Zinc transporter 1; Zinc transporter 3; LC3; Beclin-1; Seizure
There is an increasing body of evidence suggesting that metal homeostasis is dysregulated in the pathology of Alzheimer's disease (AD). Although expression levels of several transporters belonging the SLC30 family, which comprises predominantly zinc transporters, have been studied in the AD brain, SLC30A10 (ZnT10) has not been studied in this context. To determine if dysregulated expression of ZnT10, which may transport both Zn and Mn, could be a factor that contributes to AD, we investigated if there were differences in ZnT10 mRNA levels in specimens of frontal cortex from AD patients and controls and also if brain tissue from the APP/PS1 transgenic (Tg) mouse model showed abnormal levels of ZnT10 mRNA expression. Our results show that ZnT10 is significantly (P<0.01) decreased in the frontal cortex in AD. Furthermore, we observed a significant decrease in ZnT10 mRNA levels in the APP/PS1-Tg mice compared with wild-type controls (P<0.01). Our results suggest that this dysregulation in ZnT10 could further contribute to disease progression.
Ion transporters of the Slc30A- (ZnT-) family regulate zinc fluxes into sub-cellular compartments. β-cells depend on zinc for both insulin crystallization and regulation of cell mass.
This study examined: the effect of glucose and zinc chelation on ZnT gene and protein levels and apoptosis in β-cells and pancreatic islets, the effects of ZnT-3 knock-down on insulin secretion in a β-cell line and ZnT-3 knock-out on glucose metabolism in mice during streptozotocin-induced β-cell stress. In INS-1E cells 2 mM glucose down-regulated ZnT-3 and up-regulated ZnT-5 expression relative to 5 mM. 16 mM glucose increased ZnT-3 and decreased ZnT-8 expression. Zinc chelation by DEDTC lowered INS-1E insulin content and insulin expression. Furthermore, zinc depletion increased ZnT-3- and decreased ZnT-8 gene expression whereas the amount of ZnT-3 protein in the cells was decreased. Zinc depletion and high glucose induced apoptosis and necrosis in INS-1E cells. The most responsive zinc transporter, ZnT-3, was investigated further; by immunohistochemistry and western blotting ZnT-3 was demonstrated in INS-1E cells. 44% knock-down of ZnT-3 by siRNA transfection in INS-1E cells decreased insulin expression and secretion. Streptozotocin-treated mice had higher glucose levels after ZnT-3 knock-out, particularly in overt diabetic animals.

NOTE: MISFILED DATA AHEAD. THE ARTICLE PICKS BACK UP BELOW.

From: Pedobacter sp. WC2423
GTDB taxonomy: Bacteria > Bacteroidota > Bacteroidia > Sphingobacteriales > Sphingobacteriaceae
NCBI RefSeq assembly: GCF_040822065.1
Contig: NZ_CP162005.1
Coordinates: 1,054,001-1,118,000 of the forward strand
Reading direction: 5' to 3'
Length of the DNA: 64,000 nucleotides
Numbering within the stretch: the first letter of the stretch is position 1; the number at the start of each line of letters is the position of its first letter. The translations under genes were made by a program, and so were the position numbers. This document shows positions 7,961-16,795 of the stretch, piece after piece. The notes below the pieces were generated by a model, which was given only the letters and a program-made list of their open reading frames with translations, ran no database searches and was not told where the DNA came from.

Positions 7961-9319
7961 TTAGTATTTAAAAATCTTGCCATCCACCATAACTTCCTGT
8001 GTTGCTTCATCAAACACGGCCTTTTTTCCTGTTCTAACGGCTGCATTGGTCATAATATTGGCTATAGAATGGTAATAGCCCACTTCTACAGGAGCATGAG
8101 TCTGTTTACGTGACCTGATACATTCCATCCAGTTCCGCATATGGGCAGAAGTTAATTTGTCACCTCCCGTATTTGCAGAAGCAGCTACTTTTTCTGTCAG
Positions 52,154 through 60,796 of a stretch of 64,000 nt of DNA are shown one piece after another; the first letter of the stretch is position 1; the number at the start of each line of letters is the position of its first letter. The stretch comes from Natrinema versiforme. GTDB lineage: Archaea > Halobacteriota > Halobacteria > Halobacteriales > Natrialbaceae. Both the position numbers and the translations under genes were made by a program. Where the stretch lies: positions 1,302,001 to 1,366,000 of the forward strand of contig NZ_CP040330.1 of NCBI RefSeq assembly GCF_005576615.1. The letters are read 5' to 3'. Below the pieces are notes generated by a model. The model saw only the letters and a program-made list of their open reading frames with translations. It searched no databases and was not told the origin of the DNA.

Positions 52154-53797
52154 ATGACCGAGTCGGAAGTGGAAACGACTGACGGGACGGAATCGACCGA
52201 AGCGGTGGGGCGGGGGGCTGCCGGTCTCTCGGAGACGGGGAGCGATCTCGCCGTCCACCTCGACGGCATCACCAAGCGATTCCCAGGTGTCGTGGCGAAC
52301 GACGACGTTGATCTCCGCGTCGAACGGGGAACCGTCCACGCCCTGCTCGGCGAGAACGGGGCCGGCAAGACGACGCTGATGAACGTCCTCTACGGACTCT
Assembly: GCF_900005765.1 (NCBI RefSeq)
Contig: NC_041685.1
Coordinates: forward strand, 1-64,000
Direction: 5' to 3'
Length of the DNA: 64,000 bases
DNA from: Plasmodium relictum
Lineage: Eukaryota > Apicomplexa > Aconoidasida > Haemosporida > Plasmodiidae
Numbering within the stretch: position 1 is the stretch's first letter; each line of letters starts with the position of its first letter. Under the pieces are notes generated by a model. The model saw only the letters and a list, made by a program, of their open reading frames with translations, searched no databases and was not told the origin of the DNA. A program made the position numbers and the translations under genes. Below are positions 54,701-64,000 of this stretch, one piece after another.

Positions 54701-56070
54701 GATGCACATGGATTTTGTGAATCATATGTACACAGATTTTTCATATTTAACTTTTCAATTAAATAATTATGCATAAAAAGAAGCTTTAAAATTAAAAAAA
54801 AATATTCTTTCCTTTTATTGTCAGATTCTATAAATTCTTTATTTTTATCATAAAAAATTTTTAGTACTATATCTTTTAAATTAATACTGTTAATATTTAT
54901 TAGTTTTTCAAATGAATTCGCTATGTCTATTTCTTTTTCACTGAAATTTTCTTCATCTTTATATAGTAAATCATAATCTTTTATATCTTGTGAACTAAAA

Zinc transporting proteins in β-cells respond to variations in glucose and zinc levels. ZnT-3, which is pivotal in the development of cellular changes as also seen in type 2 diabetes (e.g. amyloidosis in Alzheimer's disease) but not previously described in β-cells, is present in this cell type, up-regulated by glucose in a concentration dependent manner and up-regulated by zinc depletion which by contrast decreased ZnT-3 protein levels. Knock-down of the ZnT-3 gene lowers insulin secretion in vitro and affects in vivo glucose metabolism after streptozotocin treatment.